The effectiveness of online learning in a basic law enforcement training academy: a quantitative study
Metadata[+] Show full item record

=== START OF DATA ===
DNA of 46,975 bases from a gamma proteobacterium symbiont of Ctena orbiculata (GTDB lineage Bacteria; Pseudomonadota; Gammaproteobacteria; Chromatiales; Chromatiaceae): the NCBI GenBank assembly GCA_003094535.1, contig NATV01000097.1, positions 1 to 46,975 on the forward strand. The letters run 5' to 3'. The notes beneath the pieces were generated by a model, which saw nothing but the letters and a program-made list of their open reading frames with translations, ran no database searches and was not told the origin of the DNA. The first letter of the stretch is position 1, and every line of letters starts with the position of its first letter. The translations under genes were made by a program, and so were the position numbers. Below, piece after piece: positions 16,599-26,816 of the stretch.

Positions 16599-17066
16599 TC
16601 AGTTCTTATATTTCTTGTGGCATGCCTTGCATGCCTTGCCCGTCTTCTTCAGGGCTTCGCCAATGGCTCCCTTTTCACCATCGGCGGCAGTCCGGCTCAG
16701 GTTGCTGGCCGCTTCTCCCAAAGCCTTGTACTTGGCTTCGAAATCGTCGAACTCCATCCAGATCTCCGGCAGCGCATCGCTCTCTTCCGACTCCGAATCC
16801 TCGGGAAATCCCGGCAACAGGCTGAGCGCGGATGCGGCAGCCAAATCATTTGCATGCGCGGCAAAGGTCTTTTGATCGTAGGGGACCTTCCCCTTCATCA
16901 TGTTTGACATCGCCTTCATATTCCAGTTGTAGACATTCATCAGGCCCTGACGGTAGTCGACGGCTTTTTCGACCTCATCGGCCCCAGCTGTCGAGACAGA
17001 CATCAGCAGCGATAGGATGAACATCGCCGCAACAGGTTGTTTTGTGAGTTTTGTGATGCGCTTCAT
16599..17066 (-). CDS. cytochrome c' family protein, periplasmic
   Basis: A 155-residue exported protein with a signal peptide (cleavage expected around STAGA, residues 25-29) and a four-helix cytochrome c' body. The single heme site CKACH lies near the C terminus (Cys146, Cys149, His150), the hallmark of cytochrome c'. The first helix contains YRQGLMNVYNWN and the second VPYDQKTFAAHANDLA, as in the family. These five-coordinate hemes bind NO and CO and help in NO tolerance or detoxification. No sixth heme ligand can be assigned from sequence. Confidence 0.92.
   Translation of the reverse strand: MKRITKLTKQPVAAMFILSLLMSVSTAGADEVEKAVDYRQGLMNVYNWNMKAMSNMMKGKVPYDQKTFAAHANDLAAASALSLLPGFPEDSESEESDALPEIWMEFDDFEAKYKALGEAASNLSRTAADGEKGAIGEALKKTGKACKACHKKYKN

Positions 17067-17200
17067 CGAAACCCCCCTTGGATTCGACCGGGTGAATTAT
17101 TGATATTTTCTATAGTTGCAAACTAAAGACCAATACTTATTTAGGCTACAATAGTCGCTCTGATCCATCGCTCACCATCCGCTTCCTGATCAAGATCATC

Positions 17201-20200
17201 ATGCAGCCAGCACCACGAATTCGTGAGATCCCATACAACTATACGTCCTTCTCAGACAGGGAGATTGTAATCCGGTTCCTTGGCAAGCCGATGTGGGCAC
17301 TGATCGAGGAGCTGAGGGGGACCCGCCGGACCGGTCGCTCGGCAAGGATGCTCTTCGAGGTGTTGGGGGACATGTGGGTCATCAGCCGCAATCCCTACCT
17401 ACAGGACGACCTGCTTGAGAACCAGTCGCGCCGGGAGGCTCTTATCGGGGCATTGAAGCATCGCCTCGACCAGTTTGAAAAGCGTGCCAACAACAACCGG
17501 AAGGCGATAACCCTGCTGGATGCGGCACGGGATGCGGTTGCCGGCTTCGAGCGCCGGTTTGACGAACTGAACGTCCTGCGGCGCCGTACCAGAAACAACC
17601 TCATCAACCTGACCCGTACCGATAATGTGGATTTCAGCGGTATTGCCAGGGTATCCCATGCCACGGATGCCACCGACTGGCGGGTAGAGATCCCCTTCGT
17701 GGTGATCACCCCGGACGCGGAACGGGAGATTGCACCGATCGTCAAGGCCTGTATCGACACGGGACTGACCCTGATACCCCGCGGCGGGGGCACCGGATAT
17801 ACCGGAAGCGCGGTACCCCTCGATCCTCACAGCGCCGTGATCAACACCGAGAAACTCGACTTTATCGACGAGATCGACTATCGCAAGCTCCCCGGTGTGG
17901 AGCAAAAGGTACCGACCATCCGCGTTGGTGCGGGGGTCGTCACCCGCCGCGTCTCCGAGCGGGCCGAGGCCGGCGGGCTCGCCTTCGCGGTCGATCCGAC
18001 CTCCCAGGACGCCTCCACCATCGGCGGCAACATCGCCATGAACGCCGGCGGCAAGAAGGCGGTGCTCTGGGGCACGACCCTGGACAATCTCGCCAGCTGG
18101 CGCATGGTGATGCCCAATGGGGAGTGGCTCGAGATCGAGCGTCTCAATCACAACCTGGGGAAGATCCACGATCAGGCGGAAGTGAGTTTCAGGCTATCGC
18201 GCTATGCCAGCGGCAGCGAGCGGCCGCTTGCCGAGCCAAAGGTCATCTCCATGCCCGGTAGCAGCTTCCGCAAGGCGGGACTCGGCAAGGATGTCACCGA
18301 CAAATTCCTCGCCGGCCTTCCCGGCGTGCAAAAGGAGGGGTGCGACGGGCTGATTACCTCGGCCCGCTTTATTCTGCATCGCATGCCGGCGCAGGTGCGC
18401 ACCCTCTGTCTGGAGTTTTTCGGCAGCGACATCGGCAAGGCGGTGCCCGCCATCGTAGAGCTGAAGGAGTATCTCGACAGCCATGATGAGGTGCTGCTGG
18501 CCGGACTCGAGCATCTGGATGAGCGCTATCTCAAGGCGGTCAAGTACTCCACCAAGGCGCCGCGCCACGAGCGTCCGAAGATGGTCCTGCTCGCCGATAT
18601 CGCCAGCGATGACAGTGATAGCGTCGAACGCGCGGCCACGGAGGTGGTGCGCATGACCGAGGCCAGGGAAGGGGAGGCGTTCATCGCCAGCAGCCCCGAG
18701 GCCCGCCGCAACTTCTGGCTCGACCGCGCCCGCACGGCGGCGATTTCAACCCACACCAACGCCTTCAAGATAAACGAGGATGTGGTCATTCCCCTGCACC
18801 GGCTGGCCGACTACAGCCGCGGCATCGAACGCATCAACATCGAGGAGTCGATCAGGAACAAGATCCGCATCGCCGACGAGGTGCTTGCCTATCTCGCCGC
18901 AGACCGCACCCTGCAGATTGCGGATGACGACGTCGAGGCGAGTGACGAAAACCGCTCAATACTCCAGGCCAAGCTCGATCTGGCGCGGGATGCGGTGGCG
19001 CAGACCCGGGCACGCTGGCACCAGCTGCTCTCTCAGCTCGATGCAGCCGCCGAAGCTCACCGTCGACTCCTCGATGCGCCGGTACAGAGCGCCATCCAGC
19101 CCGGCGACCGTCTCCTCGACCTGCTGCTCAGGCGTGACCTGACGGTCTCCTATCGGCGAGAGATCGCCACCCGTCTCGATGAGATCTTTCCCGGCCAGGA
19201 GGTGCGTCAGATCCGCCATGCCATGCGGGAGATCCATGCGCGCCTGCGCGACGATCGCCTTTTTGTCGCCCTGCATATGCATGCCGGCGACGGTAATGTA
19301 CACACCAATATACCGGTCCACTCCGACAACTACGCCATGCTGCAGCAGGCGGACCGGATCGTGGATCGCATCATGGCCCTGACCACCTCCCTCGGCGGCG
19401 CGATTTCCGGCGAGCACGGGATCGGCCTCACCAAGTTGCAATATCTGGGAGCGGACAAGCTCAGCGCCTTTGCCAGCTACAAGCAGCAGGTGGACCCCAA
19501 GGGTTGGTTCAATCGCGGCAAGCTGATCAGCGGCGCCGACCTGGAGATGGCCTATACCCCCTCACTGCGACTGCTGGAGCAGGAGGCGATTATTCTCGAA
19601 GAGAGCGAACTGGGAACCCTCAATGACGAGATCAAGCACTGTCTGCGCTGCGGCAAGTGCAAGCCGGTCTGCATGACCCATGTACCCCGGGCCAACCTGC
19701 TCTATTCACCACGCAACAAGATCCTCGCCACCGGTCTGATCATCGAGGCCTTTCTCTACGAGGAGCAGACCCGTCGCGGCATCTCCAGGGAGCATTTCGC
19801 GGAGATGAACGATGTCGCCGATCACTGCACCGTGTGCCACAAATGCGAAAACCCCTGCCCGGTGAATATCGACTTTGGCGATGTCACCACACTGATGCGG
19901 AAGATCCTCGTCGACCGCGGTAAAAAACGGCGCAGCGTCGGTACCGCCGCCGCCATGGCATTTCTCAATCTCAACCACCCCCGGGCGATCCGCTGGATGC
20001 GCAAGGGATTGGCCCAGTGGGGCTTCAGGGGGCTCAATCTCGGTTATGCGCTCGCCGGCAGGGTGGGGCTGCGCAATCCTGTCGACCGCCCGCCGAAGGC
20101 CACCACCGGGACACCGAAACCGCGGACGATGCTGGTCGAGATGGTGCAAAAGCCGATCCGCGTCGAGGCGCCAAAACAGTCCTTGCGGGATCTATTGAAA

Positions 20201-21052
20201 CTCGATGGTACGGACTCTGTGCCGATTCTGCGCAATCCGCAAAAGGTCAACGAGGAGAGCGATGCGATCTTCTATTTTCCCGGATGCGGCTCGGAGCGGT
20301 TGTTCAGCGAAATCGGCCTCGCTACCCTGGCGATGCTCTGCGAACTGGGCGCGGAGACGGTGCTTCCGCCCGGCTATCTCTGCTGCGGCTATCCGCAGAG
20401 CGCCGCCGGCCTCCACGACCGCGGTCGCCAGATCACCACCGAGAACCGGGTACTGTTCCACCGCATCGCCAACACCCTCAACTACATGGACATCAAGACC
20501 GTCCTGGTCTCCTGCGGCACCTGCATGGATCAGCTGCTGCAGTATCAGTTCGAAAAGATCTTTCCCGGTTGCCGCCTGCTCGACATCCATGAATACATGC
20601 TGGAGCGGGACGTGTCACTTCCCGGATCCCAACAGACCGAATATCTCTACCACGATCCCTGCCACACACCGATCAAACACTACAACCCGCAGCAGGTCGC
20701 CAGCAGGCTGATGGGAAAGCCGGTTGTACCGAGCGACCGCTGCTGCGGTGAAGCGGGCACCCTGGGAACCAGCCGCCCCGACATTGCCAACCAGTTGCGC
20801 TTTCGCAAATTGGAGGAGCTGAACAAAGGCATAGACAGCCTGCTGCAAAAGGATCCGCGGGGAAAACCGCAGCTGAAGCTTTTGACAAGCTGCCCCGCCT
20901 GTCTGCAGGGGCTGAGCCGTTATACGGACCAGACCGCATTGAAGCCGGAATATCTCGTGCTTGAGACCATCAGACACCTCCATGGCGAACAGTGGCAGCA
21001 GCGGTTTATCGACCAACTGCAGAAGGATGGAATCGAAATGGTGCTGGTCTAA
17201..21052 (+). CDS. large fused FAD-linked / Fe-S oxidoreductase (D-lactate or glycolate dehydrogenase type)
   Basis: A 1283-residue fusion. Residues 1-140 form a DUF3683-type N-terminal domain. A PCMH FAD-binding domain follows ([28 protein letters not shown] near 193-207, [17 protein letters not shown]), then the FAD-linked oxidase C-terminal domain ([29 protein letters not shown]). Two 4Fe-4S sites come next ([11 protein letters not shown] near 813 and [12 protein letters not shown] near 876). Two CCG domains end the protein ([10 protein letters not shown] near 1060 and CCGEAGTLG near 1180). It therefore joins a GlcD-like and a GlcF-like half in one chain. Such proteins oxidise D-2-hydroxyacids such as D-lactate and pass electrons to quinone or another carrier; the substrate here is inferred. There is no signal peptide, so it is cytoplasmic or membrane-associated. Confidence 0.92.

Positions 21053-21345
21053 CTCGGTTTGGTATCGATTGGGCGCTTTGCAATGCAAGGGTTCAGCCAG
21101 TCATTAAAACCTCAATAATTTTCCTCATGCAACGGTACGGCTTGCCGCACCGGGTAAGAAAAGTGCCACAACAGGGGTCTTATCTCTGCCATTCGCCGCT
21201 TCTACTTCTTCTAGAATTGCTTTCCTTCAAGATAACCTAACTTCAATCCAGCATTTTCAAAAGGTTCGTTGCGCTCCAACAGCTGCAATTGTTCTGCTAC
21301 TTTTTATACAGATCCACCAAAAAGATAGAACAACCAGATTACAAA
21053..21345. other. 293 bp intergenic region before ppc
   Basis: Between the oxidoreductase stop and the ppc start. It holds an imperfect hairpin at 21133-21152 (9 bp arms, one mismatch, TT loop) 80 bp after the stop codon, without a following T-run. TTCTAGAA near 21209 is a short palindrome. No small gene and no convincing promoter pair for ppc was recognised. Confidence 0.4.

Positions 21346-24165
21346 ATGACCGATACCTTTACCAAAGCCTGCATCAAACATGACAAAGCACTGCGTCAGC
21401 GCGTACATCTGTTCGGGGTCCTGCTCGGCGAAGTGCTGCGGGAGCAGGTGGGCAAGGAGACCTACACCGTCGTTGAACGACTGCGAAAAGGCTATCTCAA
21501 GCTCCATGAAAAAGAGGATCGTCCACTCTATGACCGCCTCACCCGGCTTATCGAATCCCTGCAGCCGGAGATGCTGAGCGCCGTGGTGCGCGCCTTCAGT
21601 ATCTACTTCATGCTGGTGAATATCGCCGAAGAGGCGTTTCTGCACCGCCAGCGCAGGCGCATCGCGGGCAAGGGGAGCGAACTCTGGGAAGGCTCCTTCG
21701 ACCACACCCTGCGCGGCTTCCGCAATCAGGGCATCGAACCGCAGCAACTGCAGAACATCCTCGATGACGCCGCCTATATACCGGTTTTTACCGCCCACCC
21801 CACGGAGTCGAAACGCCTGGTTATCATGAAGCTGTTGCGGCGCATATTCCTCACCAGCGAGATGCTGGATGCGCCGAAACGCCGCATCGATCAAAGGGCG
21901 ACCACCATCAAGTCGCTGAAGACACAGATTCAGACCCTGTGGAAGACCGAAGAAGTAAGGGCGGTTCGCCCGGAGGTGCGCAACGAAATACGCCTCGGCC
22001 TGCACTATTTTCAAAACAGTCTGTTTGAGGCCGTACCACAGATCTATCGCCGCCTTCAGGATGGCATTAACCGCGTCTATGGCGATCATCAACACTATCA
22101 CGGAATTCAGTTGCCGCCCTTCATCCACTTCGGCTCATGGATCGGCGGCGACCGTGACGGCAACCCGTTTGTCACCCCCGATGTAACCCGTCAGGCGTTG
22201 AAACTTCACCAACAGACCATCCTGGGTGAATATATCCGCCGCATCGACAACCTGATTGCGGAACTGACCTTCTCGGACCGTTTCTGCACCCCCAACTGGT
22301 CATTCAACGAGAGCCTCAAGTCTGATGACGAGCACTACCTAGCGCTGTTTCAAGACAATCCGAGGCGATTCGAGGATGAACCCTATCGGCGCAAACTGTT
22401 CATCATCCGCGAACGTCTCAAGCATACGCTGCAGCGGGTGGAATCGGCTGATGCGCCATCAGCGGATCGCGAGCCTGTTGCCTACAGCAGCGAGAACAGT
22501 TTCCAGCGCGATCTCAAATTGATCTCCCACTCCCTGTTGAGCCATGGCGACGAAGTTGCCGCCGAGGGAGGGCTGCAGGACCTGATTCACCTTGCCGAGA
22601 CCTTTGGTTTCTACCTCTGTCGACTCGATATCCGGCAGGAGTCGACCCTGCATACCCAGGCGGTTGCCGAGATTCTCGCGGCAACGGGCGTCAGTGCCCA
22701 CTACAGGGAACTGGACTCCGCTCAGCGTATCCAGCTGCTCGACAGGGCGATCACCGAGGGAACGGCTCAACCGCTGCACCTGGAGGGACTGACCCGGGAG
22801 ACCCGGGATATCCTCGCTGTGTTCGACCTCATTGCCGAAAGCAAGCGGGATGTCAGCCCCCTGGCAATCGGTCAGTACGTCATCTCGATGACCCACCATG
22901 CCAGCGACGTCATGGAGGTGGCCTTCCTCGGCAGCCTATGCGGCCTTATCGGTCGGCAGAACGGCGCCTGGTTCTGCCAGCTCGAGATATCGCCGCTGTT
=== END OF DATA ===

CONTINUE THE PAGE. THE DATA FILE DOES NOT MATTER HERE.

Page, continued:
From a student learning perspective, a significant amount of empirical research over the past 20 years clearly suggests online learning is as effective as traditional instructor-led classroom learning. As a result, online learning has been adapted by many educational institutions and professional organizations as an effective learning alternative to traditional faceto-face learning. One educational domain in which online learning has been patently rejected is in law enforcement training academies which provide basic police officer certification training. Many states prohibit online learning in these institutions because policy-makers do not believe it is as effective as face-to-face learning. Consequently, there is a lack of empirical research examining the effectiveness of online learning in this setting. This quantitative analysis attempted to address this gap in the research by comparing average test scores of academy students randomly assigned to a four-hour block of training in either an online setting or a traditional face-to-face setting. In support of the literature, the results of this study found no significant difference in student learning when comparing test scores of the two groups. Additionally, there was no correlation discovered between educational level, self-directedness and online learning success.